"IN AN AGE when we can send an electronic
version of the Bible into the universe
in a matter of seconds,” says Father
Eric Hollas, O.S.B., of Saint John’s Abbey,
“there’s something profound about writing
out the Bible word by word. It suggests
that each word of the Bible has
value. And it suggests that God still
prefers to use frail human
beings rather than machines
to do his work in the world.”
Before its first reproduction volume,
Gospels and Acts, was published
by Liturgical Press in 2005,
The Saint John’s Bible was already
recognized as a masterpiece that
combines 21st-century technology
and scholarship with the
ancient art of copying books by hand. The Psalms and Pentateuch volumes were published earlier
Almost 30 years before the monks at Saint John’s
Abbey and University commissioned him for this
project, chief calligrapher Donald Jackson had
promised himself that someday he would produce
a handwritten, illuminated copy of the Bible.
He has described this project as
his “Sistine Chapel,” and few
would dispute that description.
Newsweek hailed The Saint
John’s Bible as “America’s Book of
Kells” (March 2000), and the
December 2000 cover story in
Smithsonian magazine called it
“one of the extraordinary undertakings
of our time.”
All of this work is undertaken not to draw
attention to the project’s calligraphers, artists,
organizers and donors but to honor the beauty
and power of God’s word.
According to Linda Orzechowski, a public
service and operations assistant at the university’s
Hill Museum and Manuscript Library
(HMML), this project aims to:
• ignite the spiritual imagination of believers,
• glorify God’s word and affirm our God-given
• affirm the monastic tradition of preserving
knowledge and culture,
• explore the process of manuscript copying,
• foster the arts both inside and outside the
Saint John’s community, and
• give voice to the marginalized.
Early feedback suggests that The Saint John’s
Bible is meeting all these goals.
In 1995, Father Hollas, then director of HMML,
asked Brother Dietrich Reinhart, O.S.B., the
president of Saint John’s University, if the
abbey and university should commission a
handwritten and illuminated Bible with calligraphy.
After three years of discussion, refinement
and fund-raising of more than $4,000,000
from individuals, groups and corporations, the
copying and illuminating began.
Jackson, a senior illuminator for “Her
Majesty Queen Elizabeth’s Crown Office at the
House of Lords,” was named artistic director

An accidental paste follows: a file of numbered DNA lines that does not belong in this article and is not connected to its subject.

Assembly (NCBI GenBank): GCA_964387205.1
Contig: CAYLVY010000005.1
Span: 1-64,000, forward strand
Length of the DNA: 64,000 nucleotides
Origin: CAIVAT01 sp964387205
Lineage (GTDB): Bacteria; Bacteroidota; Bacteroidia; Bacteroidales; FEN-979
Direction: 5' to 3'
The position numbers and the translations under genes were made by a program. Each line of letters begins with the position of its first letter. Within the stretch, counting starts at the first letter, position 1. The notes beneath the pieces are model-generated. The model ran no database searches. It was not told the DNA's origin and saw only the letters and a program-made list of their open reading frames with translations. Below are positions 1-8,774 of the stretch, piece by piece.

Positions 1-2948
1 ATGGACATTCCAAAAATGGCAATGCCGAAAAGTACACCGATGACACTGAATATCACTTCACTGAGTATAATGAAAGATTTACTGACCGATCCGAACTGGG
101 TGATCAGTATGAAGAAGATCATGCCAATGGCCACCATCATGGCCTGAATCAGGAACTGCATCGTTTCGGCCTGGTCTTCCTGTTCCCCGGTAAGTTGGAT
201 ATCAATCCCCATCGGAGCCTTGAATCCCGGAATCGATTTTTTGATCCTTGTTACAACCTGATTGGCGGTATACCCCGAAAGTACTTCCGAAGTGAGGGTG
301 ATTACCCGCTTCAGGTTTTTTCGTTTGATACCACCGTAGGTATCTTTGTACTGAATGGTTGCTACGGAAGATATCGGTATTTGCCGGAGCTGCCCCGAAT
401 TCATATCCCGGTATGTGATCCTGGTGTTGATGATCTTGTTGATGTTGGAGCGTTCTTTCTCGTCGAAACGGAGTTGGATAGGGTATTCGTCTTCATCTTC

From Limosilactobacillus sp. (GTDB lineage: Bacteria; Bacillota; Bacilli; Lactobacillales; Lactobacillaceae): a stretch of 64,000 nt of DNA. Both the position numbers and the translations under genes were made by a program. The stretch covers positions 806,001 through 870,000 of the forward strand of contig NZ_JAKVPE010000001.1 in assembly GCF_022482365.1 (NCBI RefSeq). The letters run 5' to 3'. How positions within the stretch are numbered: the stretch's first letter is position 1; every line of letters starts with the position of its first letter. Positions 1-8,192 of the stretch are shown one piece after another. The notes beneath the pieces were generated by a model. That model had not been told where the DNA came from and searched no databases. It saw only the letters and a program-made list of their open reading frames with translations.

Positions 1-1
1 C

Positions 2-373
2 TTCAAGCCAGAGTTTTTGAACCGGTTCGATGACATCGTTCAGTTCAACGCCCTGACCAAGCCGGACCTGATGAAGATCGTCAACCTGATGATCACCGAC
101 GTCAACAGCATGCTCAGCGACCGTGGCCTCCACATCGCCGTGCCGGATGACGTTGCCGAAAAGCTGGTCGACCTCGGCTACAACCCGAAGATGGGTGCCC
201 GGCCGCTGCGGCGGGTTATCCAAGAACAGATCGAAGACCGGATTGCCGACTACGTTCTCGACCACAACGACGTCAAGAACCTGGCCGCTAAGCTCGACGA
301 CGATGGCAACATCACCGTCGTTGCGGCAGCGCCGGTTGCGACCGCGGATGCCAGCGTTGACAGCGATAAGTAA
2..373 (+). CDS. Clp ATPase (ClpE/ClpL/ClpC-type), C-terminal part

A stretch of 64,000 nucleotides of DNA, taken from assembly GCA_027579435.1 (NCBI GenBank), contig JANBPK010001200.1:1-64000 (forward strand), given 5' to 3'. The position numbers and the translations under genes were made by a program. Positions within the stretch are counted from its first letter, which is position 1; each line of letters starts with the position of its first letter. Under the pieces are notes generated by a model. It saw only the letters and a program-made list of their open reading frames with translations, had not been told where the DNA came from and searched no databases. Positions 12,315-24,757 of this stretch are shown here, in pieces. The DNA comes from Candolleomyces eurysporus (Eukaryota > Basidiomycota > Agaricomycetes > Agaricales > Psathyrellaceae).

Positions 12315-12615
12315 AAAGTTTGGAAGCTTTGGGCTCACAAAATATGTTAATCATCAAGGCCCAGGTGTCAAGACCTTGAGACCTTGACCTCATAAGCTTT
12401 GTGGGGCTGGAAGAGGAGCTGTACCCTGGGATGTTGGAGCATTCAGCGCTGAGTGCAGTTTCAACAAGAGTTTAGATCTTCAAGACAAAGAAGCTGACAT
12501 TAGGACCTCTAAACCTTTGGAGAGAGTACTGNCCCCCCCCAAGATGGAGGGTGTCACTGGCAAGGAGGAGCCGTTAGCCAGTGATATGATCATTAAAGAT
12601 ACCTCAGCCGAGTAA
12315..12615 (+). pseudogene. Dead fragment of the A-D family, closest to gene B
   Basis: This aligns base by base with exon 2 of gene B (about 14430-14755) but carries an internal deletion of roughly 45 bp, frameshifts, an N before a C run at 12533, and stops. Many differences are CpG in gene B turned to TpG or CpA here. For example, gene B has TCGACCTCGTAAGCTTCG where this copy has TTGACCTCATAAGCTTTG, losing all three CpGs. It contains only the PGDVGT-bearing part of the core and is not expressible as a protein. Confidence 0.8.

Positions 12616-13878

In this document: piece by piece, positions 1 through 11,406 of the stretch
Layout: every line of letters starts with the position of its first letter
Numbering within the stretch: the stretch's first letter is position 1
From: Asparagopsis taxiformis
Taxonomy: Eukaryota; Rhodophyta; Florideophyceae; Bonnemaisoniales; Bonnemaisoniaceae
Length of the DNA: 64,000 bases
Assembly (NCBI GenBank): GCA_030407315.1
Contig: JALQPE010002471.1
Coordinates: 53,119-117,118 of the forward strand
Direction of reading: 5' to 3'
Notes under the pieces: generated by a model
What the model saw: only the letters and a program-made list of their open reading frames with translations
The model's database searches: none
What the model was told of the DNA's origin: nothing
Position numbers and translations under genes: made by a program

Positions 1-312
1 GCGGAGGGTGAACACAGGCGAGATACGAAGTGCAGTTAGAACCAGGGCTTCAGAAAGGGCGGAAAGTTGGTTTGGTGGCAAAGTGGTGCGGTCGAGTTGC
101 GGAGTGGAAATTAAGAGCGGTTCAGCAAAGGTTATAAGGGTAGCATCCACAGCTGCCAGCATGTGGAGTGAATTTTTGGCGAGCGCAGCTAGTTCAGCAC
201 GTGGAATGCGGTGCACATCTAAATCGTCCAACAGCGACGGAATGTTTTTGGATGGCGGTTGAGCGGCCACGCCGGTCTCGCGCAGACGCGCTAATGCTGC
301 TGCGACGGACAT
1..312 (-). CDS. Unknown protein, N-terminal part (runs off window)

and illuminator for this project. The monks at
Saint John’s Abbey already knew him well
because of his calligraphy seminars at Saint
Jackson heads a team of 14 calligraphers and
artists who work at or near his scriptorium in
Montmouth, Wales. With precision and devotion,
they transfer the text of the Catholic Edition
of the New Revised Standard Version onto
calfskin vellum sheets that measure 15-7/8 by
24-1/2 inches. The trade-edition volumes are
about 60 percent that size.
Using goose, turkey and swan quills, the calligraphers
and artists work with carbon-based
Chinese stick ink, ground up and mixed with
water. The Saint John’s Bible will eventually have
160 major illuminations, fashioned from handmade
inks, hand-ground pigments, plus gold
and silver leaf gild. Jackson has created unique
scripts for this Bible, with five scripts for the
Book of Psalms.
The passages to be illuminated were selected
by the eight-member Committee on Illumination
and Text, which includes artists, biblical scholars, medievalists and art historians.
They meet with Jackson twice a year.
Father Michael Patella, O.S.B., head
of this committee, explains that the
biblical passages chosen for illumination
reflect the project’s six values summarized
by Orzechowski above.
The illumination includes scenes
unknown to medieval scribes (for example,
a view of Earth from outer space),
plus several instances of Minnesota
vegetation and wildlife. One Benedictine
feature is a marginal note identifying
every biblical passage cited in the
Rule of St. Benedict.
Father Patella says that his involvement
in this project “has fostered
within me a deeper appreciation for
the theology in art and the art in theology.